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Out of the museum section we waked back through the cloister (sorry) and took a few pictures. As Sellappan and I posed for a photo with the temple tower, a group of older ladies approached and asked to be in the picture too… no problem for me! Then another couple of people came, and took photos of themselves standing with me. It was a bit of a surreal experience, but they were very nice!

It was really heating up oustside by now, and our business in the temple was finished. We came out and went back to the car through the street, which was much more crowded now! I retreieved my bag and we went back to the car. Off to the next destination in Madurai, the Thirumalai Nayakkar Mahal – an ancient palace.

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Once a great seat of power, this palace has unfortunately fallen into some disrepair, and only about a quarter of it still remains standing. The interior was the most impressive, again built with many columns enclosing an open courtyard. The architectural details were quite stunning, and the palace is still used today for sound and light shows, as well as concerts and other events.

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There is also an archeological museum within the palace, and you can see ancient Tamil incriptions as well as a chart showing how the written langauge evolved through the centuries. Apparently until about the 5th Century it’s still readable by the man in the street, only for earlier scripts do you need more specialist knowledge.

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We piled into the car once more and settled in for our next drive, to a temple that is over 1000 years old – Brahadeeshwara Temple, Thanjavur.  Lunch happened along the way and we made short work of it.
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Luckily the sun’s heat was on the wane by the time we arrived at the temple; just in time for opening time at 4pm. Even so the ground was hot from the sun as we got out of the car and entered the first gate. Much of the temple’s grandeur is hidden behind the outside walls – it’s only when you have passed through the gates that you can see the full extent of it.

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A huge wall surrounds the temple itself, and is full of inscriptions of 17th century Tamil, as well as some older stones. Our first stop was at Ganesha’s shrine, and then we progressed to an enormous representation of Nandi, the sacred bull. Nandi is the bull to whom you can tell your wishes to be granted. This statue was enormous and made from black stone, standing on a plinth of red-brown stone with a slightly precarious set of stairs to climb. Once in front of the bull you can make your offerings or whisper to him, and there is space to circle him also.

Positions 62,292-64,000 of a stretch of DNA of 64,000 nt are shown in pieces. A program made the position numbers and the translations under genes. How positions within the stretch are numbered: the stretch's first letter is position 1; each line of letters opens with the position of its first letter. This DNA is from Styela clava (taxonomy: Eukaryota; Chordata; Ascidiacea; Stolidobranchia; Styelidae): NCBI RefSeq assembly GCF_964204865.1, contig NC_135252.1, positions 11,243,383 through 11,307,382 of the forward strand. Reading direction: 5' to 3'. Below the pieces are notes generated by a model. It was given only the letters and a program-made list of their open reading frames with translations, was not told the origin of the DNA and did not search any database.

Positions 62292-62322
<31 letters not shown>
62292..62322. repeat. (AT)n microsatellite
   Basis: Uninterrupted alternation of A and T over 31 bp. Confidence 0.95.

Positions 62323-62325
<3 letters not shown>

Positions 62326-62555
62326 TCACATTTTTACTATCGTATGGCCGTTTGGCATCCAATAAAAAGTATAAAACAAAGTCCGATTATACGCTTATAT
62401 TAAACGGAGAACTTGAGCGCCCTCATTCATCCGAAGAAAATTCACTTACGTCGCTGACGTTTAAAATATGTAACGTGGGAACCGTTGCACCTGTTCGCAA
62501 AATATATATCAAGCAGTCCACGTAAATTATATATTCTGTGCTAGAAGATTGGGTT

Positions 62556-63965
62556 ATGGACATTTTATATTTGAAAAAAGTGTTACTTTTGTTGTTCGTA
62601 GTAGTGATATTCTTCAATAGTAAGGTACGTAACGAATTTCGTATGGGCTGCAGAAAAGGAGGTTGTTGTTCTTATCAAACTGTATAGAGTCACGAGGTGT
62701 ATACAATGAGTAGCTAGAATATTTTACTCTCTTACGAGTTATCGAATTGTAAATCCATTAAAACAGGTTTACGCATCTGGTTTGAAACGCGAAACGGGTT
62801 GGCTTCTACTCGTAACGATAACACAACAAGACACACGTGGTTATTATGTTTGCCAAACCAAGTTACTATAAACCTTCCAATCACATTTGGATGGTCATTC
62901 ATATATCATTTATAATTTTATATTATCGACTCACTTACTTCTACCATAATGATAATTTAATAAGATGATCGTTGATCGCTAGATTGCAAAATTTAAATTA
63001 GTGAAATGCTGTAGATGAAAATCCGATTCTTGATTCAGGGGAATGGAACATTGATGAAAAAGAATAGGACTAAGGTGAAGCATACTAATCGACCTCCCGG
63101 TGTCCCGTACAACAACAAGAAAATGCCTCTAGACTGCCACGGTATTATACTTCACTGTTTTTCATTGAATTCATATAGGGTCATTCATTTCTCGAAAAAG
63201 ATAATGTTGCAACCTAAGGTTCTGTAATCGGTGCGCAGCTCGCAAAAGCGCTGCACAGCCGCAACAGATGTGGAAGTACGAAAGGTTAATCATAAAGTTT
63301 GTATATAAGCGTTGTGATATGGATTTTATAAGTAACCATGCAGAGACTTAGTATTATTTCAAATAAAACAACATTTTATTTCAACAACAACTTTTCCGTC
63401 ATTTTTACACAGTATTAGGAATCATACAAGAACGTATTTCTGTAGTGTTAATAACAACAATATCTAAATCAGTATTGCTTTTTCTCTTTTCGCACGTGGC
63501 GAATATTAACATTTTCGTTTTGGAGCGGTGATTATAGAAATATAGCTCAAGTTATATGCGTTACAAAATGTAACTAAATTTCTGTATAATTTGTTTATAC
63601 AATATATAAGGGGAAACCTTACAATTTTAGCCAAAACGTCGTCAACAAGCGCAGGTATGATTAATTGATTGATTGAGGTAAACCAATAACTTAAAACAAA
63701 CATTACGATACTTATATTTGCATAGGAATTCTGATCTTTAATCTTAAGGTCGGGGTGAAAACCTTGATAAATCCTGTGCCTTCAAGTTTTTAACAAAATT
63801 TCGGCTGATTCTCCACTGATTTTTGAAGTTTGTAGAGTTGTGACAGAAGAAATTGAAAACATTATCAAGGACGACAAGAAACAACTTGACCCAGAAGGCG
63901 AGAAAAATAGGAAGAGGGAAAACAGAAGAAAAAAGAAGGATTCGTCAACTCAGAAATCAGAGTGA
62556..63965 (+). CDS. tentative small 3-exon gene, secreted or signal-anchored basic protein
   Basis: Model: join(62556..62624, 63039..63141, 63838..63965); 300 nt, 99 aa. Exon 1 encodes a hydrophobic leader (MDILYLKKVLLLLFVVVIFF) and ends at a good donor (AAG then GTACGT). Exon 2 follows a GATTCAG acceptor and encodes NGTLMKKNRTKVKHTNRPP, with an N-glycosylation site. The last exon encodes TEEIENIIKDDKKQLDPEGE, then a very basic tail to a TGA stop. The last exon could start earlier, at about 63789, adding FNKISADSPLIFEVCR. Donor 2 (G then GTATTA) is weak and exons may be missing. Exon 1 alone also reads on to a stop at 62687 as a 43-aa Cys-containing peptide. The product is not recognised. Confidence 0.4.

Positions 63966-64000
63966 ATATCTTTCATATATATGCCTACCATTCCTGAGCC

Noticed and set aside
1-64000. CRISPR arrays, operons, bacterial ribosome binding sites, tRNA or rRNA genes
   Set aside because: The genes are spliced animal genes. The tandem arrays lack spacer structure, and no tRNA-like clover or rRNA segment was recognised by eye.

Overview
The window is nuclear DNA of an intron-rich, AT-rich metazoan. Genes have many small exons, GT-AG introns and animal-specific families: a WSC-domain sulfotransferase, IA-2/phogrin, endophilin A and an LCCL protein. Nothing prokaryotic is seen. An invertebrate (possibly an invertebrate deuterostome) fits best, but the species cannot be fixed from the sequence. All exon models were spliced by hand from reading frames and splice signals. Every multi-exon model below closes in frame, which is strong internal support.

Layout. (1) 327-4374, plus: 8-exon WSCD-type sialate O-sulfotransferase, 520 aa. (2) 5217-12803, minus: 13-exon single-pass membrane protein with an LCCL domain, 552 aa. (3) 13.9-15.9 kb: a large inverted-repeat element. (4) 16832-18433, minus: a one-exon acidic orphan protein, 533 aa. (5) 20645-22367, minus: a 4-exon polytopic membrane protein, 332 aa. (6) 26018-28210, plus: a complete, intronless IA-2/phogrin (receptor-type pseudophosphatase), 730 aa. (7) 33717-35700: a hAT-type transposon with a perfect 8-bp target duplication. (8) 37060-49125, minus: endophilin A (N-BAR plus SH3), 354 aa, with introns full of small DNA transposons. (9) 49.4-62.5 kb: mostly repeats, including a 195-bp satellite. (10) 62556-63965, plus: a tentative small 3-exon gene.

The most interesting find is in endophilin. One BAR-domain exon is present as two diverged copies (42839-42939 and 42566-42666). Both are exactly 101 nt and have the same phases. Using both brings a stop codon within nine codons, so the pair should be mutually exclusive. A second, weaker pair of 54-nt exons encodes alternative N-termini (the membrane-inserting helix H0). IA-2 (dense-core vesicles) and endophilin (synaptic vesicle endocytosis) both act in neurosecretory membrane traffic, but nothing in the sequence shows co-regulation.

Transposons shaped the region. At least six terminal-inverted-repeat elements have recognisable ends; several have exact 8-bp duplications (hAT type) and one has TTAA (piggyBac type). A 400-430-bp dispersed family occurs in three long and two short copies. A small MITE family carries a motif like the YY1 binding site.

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We climbed down again and this time headed inside the temple, under the single large tower. This tower is made up of less than ten individual stones, and all carved by hand – no machines in the 11th century! It was built with the help of elephants and sheer manpower – who knows how the 80 ton stone got way up on top. The tower was then carved from the top down, and isn’t painted at all. Entering the temple (foreigners allowed this time!) I tried not to think about all the rock that was supported only by the tiny-looking pillars. Inside the temple was a bit of a crush, owing to a couple of school trips which had entered at the same time as us. Eventually we got to the front and saw the god, popping out into the sunlight and breeze afterwards.

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Wishing for a child

After a few snaps we got ready for our next destination – Sri Ranganathaswamy Temple, Srirangam, near Trichy. Darkness had fallen during our journey, and no foreigners allowed even past the gate made this a quick visit. The temple itself was absolutely alive with people coming and going, and night time shopping was in full swing around the gates and towers. In the dark the towers looked even more imposing, and a T-shape of lights shone out from each one. Someone was selling jackfruit, so we got some for an afternoon snack, chewing the orange fleshy pieces as we dodged motorbikes and shop fronts. We took a couple of pictures and then dived out of the chaos back into the car.
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I think it’s fair to say that the day had left us both pretty exhausted, and at some stage during the journey back we stopped for food in a hotel. We reached Salem again at about 11pm, and I for one collapsed into bed. What a day!

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¹ Certain sections of the temple had no photos allowed, so you will not find photos of those sections here. No selfies with God, please.